Newton-Needham Regional Chamber

Mayor's Community Prayer Breakfast
Wed. May 24, 7:15-9a.m.
McElroy Commons - Boston College
$25 individual ticket, $225 table of ten
Starting May 15 tickets increase to $30/$270

Join Newton Mayor Setti Warren and the Newton Interfaith Clergy Association for the 43rd annual Mayor's Community Prayer Breakfast, an annual gathering that brings together residents, business, non-profits and clergy members.
This year's keynote speaker is Boston City Councilor Andrea Campbell.
The breakfast will also feature readings from an interfaith representation of clergy, musical performances from Newton Public School students, and the presentation of awards, including the annual Community Service Awards to some very dedicated residents of Newton.
Any proceeds resulting from the breakfast will be used to support the vital work of the Foundation for Racial, Ethnic, & Religious Harmony.
Contact Tony Bibbo at (617) 969 - 5906 Ext 305 or email at for advertising opportunities or more information. Note this is not a chamber event. The chamber is assisting the foundation with ticket sales.

About Andrea J. Campbell

My name is Andrea J. Campbell and I am the Boston City Councilor for District 4, which includes the neighborhoods of

Dorchester and Mattapan, and parts of Roslindale and Jamaica Plain. Born and raised in Boston, I was educated in all Boston public schools including Boston Latin School. After graduating from Latin School, I went off to Princeton University and later UCLA Law School. Equipped with the knowledge and skills acquired from these institutions, I returned to Boston and began my law career at a non-profit providing free representation to students and their parents in education matters, including school discipline and special needs cases.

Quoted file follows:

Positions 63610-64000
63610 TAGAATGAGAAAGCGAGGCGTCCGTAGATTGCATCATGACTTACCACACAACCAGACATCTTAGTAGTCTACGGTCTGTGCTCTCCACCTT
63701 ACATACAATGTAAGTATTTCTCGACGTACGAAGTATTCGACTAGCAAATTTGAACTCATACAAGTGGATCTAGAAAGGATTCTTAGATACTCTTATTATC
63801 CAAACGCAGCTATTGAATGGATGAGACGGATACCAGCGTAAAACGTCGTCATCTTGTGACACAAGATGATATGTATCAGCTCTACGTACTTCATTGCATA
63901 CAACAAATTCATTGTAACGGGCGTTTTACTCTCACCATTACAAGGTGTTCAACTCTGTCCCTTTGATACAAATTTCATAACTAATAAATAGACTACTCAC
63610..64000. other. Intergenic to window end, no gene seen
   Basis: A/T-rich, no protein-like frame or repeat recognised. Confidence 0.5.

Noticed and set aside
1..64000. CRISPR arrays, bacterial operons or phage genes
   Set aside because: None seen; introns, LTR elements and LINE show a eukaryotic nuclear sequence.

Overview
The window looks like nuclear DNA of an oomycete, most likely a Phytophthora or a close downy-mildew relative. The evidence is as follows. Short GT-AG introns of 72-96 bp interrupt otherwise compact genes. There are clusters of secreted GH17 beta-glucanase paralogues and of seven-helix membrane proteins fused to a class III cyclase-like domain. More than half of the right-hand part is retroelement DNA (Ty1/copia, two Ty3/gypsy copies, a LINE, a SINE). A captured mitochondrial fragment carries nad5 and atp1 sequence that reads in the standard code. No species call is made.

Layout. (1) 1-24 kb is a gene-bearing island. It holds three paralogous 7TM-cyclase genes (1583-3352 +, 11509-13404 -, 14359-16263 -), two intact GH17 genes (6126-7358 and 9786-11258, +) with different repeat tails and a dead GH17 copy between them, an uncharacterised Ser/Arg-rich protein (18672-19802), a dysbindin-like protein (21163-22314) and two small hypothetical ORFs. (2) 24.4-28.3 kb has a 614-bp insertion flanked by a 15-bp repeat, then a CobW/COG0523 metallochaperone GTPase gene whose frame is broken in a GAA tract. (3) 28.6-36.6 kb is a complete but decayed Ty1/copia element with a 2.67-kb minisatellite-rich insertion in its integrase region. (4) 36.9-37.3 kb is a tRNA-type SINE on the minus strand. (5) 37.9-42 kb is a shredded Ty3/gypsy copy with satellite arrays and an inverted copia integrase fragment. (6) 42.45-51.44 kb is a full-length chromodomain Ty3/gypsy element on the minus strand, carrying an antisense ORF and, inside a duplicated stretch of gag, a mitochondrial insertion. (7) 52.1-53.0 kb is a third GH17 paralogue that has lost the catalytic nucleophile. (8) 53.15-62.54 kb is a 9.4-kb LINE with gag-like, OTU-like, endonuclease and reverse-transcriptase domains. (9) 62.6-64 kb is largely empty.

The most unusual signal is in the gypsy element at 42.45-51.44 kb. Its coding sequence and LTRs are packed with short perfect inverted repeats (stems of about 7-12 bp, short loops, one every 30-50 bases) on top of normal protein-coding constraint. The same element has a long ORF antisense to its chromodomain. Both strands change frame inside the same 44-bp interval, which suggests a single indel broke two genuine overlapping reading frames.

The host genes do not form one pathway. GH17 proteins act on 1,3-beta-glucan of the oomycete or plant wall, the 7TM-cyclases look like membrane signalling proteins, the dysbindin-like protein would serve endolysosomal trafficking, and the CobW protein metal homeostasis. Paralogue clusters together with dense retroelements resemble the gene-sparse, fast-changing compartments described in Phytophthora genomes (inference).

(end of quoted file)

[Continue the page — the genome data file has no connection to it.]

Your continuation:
Before embarking on a run for Boston City Council, I served as deputy legal counsel for Governor Deval Patrick. In these positions and others, I worked on legal and policy issues including education, school-to-prison pipeline, and immigration matters affecting our children in some of the poorest communities in Boston, and with non-profits on a pro-bono basis to assist them in obtaining their 501(c)(3) status.

Ultimately, the motivating force that drove me to run for City Council was my twin brother Andre. Andre died four years ago while a pre-trial detainee in the custody of the Department of Correction after not receiving the medical care he needed. He was 29 years old. I think often about Andre and how different our lives turned out. What did I have that ensured I would have a chance at success and Andre not? I had great schools, good mentors, effective teachers, quality after-school and summer jobs, a strong church community, and opportunities that far too few of my peers, including my twin, are afforded. I want every resident of District 4 to have access to the same resources and opportunities I had growing up in Boston. I want our youth to have those same opportunities including a great education, training and local job opportunities.


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